Jesuit missionaries have a storied history in Mexico’s Copper Canyon. From the 16th century to the present, their influence has shaped the culture of the native Tarahumara who call the rugged mountains their home.
“Jesuit” is the name given to members of the Society of Jesus,
a Catholic order founded in 1534 by St. Ignatius of Loyola. Their desire
to serve God and the Pope through education and missionary work brought
them to New Spain, now Mexico, in 1572.
Father Juan Fonte established the first mission pueblo among the Tarahumara
in 1611 and implemented the Jesuit policy of reducción,
or reduction, designed to Christianize and “civilize” native
peoples by bringing them into concentrated communities. Formerly, the
Tarahumara lived in isolated homesteads dispersed throughout the wild
mountains and canyons.
The Jesuits introduced the Tarahumara to irrigation, the plow, the axe,
new crops and domesticated animals—advancements that radically
altered their subsistence farming lifestyle.
As with most stories of colonization, while the missionaries brought
many welcome advancements to the natives, their contributions were not
always beneficial. In their minds they were doing the Lord’s work, “saving” the “wretched
Indian souls,” and many times this took on a violent hue as they
enlisted the assistance of the military to force the Tarahumara into
salvation. Beyond this, however, the most damaging elements to the Tarahumara
were not the Jesuits themselves, but the settlers who followed them.
The discovery of valuable mineral resources in the Copper Canyon area
prompted an influx of Spanish settlers looking to dig their fortunes
from land inhabited by the Tarahumara. The mines needed people to work
them, and the newly concentrated Tarahumara provided an easily organized
workforce that verged on slavery. The Jesuits were often the only obstacles
to their total exploitation. In addition, the Spanish brought with them
European diseases that caught the native population unguarded.
The Spanish encroachment, by missionaries and settlers alike, led many
Tarahumara to abandon the pueblos and move into increasingly rugged country,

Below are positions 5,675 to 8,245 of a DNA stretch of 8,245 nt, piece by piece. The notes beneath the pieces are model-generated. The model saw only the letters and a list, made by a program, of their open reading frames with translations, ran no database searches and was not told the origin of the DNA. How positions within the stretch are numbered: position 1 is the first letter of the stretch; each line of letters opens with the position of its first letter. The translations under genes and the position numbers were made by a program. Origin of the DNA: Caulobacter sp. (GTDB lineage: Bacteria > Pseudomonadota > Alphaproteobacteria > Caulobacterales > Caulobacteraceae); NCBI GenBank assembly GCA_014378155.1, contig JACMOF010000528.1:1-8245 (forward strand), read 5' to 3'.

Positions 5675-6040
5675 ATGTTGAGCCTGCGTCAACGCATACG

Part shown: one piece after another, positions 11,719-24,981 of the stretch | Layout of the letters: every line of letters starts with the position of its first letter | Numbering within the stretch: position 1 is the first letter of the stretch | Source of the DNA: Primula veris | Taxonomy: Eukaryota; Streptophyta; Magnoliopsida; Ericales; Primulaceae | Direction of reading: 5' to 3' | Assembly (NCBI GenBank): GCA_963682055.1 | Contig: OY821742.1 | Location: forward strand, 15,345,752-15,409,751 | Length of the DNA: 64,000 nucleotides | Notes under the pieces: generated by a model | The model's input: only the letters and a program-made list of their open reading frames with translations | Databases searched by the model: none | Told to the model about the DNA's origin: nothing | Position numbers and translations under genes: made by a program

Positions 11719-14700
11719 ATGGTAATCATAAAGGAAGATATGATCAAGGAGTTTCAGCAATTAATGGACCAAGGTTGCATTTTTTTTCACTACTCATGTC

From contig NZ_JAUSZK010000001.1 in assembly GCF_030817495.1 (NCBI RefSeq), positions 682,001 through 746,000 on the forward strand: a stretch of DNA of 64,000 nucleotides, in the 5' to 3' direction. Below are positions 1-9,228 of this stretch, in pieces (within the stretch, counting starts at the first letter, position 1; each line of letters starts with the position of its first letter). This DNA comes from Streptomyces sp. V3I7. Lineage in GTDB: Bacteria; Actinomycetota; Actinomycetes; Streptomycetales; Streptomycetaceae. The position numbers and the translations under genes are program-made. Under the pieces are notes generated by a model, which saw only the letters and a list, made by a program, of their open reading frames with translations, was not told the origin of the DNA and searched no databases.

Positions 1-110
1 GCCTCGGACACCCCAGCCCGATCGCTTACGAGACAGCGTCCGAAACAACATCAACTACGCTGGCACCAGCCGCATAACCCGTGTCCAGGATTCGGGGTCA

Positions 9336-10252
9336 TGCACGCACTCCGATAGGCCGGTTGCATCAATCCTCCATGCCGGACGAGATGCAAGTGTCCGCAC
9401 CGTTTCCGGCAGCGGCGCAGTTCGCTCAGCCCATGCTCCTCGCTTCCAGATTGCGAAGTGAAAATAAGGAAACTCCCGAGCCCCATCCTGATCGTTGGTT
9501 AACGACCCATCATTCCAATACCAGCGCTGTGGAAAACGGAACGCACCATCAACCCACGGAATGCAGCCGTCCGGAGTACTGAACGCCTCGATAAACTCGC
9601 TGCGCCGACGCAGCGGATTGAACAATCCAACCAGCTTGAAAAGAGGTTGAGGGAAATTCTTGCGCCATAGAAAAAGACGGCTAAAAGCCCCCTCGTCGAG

making it difficult for the Spanish to exercise control over them. Epidemic
diseases swept through the pueblos and decimated the population. This
and the treatment they received in the mines led to uprisings that resulted
in the deaths of many priests and soldiers, and brutal military responses
that killed thousands of Tarahumara. In the end the Tarahumara abandoned
violent action for the isolationism that defines their culture today.
The Jesuits continued their work until 1767, when King Charles III of
Spain expelled the order from all Spanish territories. Monks from the
Franciscan order took their place, but their work lacked the intensity
of the Jesuits’. The Jesuits returned in 1900, and set about reopening
missions and establishing schools, orphanages, hospitals and clinics.
One of the most influential Jesuit priests during modern times was Father
Luis G. Verplancken, who worked for over 50 years to help the Tarahumara
community. In 1965 he established a clinic in the town of Creel, where
he faced a staggering infant mortality rate of 75%. It provided the
only hospital services for miles, and to this day Tarahumara walk for
days to Creel to seek medical attention. Father Verplancken organized
Tarahumara craft-making to raise money for the clinic, drilled wells,
built schools and brought fresh water and electricity to Creel. The Tarahumara
lost a tireless friend and ally when Father Verplancken died in 2004.
The Jesuit missionaries who came to this area of Mexico brought with
them both welcome and unwelcome elements of the "Old" World.
The relationship between the priests and the Tarahumara helped shape
the rich tapestry of Mexico. They had an indelible impact on Tarahumara
culture that visitors to the Copper Canyon can witness to this day.
Click Here for information on our Copper Canyon Tours.